Regardless of whether you are in the UK, or the type of technology you use, companies marketing ‘qualifying cryptoassets’ to customers in the UK will need to comply with the financial promotions regime of the Financial Conduct Authority (FCA), the UK’s financial regulator.
On 11 July 2023, the English High Court handed down its decision on the claimant’s application in Armstrong Watson LLP v. Persons Unknown, granting judgment in default and final injunctive relief. Specifically, the court granted the claimant permanent injunctive relief against persons unknown – a group of unidentified hackers – for purposes of restraining the use and disclosure of confidential information that had been acquired by the hackers via a ransomware attack and to require deletion or delivery up of that information.
There have been extensive discussions on what the Economic Crime and Corporate Transparency Bill could mean for the conduct of business in the UK (for our views, see this 26 April 2023 On the Record blog post). Now, the government intends to use the bill as a vehicle to materially expand the historical trigger for corporate criminal liability – namely, the ‘identification principle’.
On 30 March 2023, HM Treasury and the Home Office published the Economic Crime Plan 2 for 2023 to 2026. The three-year plan builds on the first Economic Crime Plan published in 2019
Economic crime has risen to such a level that UK Finance, a trade association for the UK banking and financial services sector, considers financial fraud to be a “national security threat”. Over £750,000,000 was stolen from banking customers by fraudsters in the first half of 2021 alone, which represents almost a 30% increase from the same period in 2020. In response to this fraud epidemic, the UK Government promises that the Economic Crime and Corporate Transparency Bill (the ‘Bill’), which is currently being ushered through parliament, will implement key reforms necessary to support regulators with their fight against fraud.
Potential criminal activity in international supply chains can create reputational, civil, and criminal risks. This can be particularly difficult to manage when there are many links in the chain from the source of raw materials to the final product.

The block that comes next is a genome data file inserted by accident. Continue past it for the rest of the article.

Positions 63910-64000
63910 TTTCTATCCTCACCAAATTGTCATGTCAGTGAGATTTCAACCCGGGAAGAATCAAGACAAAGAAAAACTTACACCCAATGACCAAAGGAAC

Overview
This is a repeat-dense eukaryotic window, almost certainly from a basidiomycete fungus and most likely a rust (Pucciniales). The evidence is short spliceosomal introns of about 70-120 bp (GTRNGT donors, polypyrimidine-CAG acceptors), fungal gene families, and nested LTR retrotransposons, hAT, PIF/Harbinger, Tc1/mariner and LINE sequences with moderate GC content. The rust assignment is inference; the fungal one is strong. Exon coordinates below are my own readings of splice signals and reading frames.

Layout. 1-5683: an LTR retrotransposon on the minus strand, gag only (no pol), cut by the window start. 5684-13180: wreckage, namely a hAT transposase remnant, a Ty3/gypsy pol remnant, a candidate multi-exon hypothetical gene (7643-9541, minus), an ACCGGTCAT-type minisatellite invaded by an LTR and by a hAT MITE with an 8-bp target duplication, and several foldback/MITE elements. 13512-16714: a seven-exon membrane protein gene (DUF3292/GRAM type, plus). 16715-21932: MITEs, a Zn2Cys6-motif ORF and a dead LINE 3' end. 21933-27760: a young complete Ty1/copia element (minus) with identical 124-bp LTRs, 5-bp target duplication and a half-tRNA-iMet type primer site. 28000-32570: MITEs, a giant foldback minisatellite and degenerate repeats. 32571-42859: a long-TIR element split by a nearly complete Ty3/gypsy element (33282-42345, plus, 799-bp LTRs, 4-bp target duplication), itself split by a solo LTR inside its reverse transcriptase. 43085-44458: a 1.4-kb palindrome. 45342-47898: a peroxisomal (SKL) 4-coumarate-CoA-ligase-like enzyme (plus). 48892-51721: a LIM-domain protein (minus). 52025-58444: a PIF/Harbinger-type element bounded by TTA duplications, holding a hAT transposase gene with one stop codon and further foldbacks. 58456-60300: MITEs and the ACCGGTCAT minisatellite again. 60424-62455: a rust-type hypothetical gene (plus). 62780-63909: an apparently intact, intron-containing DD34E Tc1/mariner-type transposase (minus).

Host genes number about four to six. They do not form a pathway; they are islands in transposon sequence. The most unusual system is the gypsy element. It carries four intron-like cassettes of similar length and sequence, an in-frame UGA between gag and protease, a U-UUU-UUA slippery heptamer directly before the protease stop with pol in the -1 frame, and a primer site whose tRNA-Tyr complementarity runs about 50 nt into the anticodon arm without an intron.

One regular question is whether revenue and profit generated from tainted supply chains can be regarded as the proceeds of crime; if so, anti-money laundering legislation may be engaged. This has been considered in a recent High Court case, arising in the context of a special interest group challenging a law enforcement decision not to launch an investigation into alleged supply chain criminality.
In Tradition Financial Service Ltd v Bilta (UK) Ltd & Others, the Court of Appeal considered the scope of section 213 of the Insolvency Act 1986 and, specifically, whether those beyond the small group of individuals with controlling or managerial functions of the liquidated company could be ‘party to’ the carrying on of a company’s businesses with intent to defraud creditors.
In Osbourne v Persons Unknown & Others, the High Court of England and Wales confirmed that there is ‘at least a realistically arguable case’ that non-fungible tokens are to be treated as property as a matter of English law and that their inherently unique nature makes them suitable objects of prohibitory injunctions.
The Court also held that it is ‘strongly arguable’ that when a cryptoasset is stolen from a victim located in England, a constructive trust arises that is governed by English law. Further, if that cryptoasset is subsequently transferred to others, the question of whether they are constructive trustees is also a matter of English law. As such, the Court has jurisdiction over claims against those subsequent recipients of the stolen cryptoasset regardless of their location.
The Court of Appeal has decided that cryptoasset software developers may owe fiduciary duties or a duty of care to help recover bitcoin which is inaccessible as a result of criminal activity.
This is not a final decision. The Court has simply decided that the claim, against foreign defendants, is arguable and can go to trial.
In Jones v Persons Unknown & Others the High Court made several rulings of interest in the developing area of crypto fraud litigation.
After granting judgment in favour of the claimant for claims of deceit and unjust enrichment against fraudsters, the court went on to rule that a crypto exchange controlling the wallet holding the claimant’s stolen Bitcoin was a constructive trustee. The court ordered the fraudsters and the exchange to deliver up the Bitcoin to the claimant.
The decision that an exchange is a constructive trustee in these circumstances remains controversial and will likely be tested in future contested litigation where the stolen funds have been deposited and then withdrawn from an innocent exchange. Contested cases may also explore the question of whether and in what circumstances stolen crypto assets can be traced through intermediary accounts, particularly where they have been mixed with other assets that are not part of the fraud.